About the Head of School

  • Deborah Hof

    After teaching in the classroom for fifteen years, Deborah began her career as a school administrator at Harvard-Westlake School located in Los Angeles, California. Deborah has lived in California for most of her career and earned her B.A. in History from the University of Southern California, and teaching credentials from the University of California at Berkeley. She earned her M.S. in School Administration from Pepperdine University. She has also headed The Girls’ Middle School in Mountain View, California, as well as Kalamazoo Country Day School in Michigan. In total, Deborah has spent fifteen years as a Dean of Students and eleven years as a Head of School.

    She has also attended numerous conferences and workshops throughout her career including those put on by NAIS (National Association of Independent Schools), CAIS (California Association of Independent Schools), ISM (Independent School Management), ISACS (Independent Schools Association of the Central States) and NCGS (National Coalition of Girls’ Schools). Deborah is the mother of two grown children and four grandchildren, and her husband Richard is also an independent school administrator.

    Statement of Educational Philosophy

    “A school’s primary responsibility is to encourage, to challenge, and to support young people through the most formative years of their lives. The schools that do this best have a clearly articulated vision. My vision of education, in the broadest of terms, allows students to stretch their minds, to search their souls, and to enjoy the process.

    Harvard-Westlake School in Los Angeles, Castilleja School in Palo Alto, The Girls’ Middle School in Mountain View, and Kalamazoo Country Day in Portage, Michigan, have been my homes for the past twenty eight years, fifteen of those years as the Dean of Students and eleven as Head of School. In those roles I have been welcomed into the lives of my students in both good times and bad, and have had the opportunity to help raise people who understand that it is as important to do good as it is to do well. Children and young adults are looking for freedom, but need boundaries. They desperately want the adults in their lives to love them when they are their least lovable, and they have the right to expect that those guiding their paths have their best interests at heart. I have worked hard, both as a teacher and as an administrator, to not let them down. All students should have the chance to see themselves as people deserving of respect and capable of greatness, and as valuable members of a community.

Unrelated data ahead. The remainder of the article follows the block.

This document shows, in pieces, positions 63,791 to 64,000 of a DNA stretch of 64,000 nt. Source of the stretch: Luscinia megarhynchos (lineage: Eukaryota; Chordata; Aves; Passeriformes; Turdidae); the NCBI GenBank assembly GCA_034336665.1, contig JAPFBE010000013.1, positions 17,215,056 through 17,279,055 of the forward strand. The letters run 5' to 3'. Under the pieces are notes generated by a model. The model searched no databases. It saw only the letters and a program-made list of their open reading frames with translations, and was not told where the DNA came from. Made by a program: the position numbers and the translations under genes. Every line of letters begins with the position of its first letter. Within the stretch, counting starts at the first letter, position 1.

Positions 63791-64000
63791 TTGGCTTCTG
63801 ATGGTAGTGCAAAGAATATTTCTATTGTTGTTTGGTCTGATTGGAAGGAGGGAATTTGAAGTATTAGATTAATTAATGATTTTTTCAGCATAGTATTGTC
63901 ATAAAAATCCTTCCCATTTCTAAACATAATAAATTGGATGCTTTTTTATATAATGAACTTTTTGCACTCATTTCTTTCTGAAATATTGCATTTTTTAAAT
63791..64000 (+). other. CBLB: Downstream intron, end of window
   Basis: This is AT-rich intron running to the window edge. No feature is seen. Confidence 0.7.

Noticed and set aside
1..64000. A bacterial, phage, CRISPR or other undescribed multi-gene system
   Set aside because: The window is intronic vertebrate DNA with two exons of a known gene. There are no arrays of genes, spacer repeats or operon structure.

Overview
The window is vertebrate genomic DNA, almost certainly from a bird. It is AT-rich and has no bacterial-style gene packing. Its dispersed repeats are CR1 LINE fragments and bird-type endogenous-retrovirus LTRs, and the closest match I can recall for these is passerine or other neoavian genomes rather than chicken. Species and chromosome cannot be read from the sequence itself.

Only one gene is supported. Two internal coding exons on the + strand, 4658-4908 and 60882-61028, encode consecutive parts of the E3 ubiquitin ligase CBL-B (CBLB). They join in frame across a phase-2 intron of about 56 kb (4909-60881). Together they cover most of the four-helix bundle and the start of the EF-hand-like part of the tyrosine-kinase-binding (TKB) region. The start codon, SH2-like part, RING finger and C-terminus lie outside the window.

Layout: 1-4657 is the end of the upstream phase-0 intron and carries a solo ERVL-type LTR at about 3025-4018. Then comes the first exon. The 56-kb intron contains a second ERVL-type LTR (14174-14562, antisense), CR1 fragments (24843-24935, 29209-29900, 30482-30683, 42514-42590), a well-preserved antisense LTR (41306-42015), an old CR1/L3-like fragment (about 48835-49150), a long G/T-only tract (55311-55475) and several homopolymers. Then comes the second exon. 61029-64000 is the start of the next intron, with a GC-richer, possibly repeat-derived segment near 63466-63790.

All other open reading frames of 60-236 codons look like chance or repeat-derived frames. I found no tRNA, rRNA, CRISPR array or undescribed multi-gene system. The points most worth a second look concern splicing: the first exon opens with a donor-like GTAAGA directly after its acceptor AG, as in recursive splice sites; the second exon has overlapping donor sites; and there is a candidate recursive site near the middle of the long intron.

Academically, a student should be challenged, not stretched to the breaking point. A classroom should be a place where a young person learns to take an intellectual risk without fear of failure, and where they learn to communicate effectively and solve problems creatively. It is the teacher’s responsibility to answer each question as if it had never been asked before. I believe that through a variety of teaching strategies, all students can be encouraged to make the most of their abilities. We can and should hold students to exacting standards if we have taken the time to teach what they need to meet those standards.

    I have long believed that what makes some people stand out is passion. Schools should do more than teach the curriculum. A student must be encouraged to look inward, to find what he or she cares deeply about and to be willing to act on it. To truly educate the whole person, the arts, athletics, and community service have to be an integral part of the life of the school. They should be co-curricular not extracurricular. There must be enough variety so that each student finds a venue in which to shine. As educators our goal should be to help develop young adults who understand the complexities of the world they will soon enter and who acknowledge the part they must play in moving society forward.

    I believe in people. If you give them the opportunity to do the right thing, they will. If you give them the tools to tackle the challenges, nothing is insurmountable.”

    Deborah Hof

     

    A school’s primary responsibility is to encourage, to challenge, and to support young people through the most formative years of their lives. The schools that do this best have a clearly articulated vision. My vision of education, in the broadest of terms, allows students to stretch their minds, to search their souls, and to enjoy the process.

    — Deborah Hof